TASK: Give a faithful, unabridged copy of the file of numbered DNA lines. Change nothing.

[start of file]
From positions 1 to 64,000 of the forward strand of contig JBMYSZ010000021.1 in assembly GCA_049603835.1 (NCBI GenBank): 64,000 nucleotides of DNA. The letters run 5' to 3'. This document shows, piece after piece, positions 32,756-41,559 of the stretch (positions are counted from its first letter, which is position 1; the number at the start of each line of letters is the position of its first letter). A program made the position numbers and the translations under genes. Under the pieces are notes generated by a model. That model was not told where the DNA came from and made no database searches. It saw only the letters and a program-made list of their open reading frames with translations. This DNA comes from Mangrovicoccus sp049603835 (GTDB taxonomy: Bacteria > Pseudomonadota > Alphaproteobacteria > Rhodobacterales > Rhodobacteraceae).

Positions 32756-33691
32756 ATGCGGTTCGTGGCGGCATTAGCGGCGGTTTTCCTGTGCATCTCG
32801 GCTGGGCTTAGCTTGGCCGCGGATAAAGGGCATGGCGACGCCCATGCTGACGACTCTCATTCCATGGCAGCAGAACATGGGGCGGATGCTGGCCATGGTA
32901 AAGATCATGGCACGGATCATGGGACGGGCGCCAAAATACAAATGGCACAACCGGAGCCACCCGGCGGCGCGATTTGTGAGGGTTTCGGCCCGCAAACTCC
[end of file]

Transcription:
From positions 1 to 64,000 of the forward strand of contig JBMYSZ010000021.1 in assembly GCA_049603835.1 (NCBI GenBank): 64,000 nucleotides of DNA. The letters run 5' to 3'. This document shows, piece after piece, positions 32,756-41,559 of the stretch (positions are counted from its first letter, which is position 1; the number at the start of each line of letters is the position of its first letter). A program made the position numbers and the translations under genes. Under the pieces are notes generated by a model. That model was not told where the DNA came from and made no database searches. It saw only the letters and a program-made list of their open reading frames with translations. This DNA comes from Mangrovicoccus sp049603835 (GTDB taxonomy: Bacteria > Pseudomonadota > Alphaproteobacteria > Rhodobacterales > Rhodobacteraceae).

Positions 32756-33691
32756 ATGCGGTTCGTGGCGGCATTAGCGGCGGTTTTCCTGTGCATCTCG
32801 GCTGGGCTTAGCTTGGCCGCGGATAAAGGGCATGGCGACGCCCATGCTGACGACTCTCATTCCATGGCAGCAGAACATGGGGCGGATGCTGGCCATGGTA
32901 AAGATCATGGCACGGATCATGGGACGGGCGCCAAAATACAAATGGCACAACCGGAGCCACCCGGCGGCGCGATTTGTGAGGGTTTCGGCCCGCAAACTCC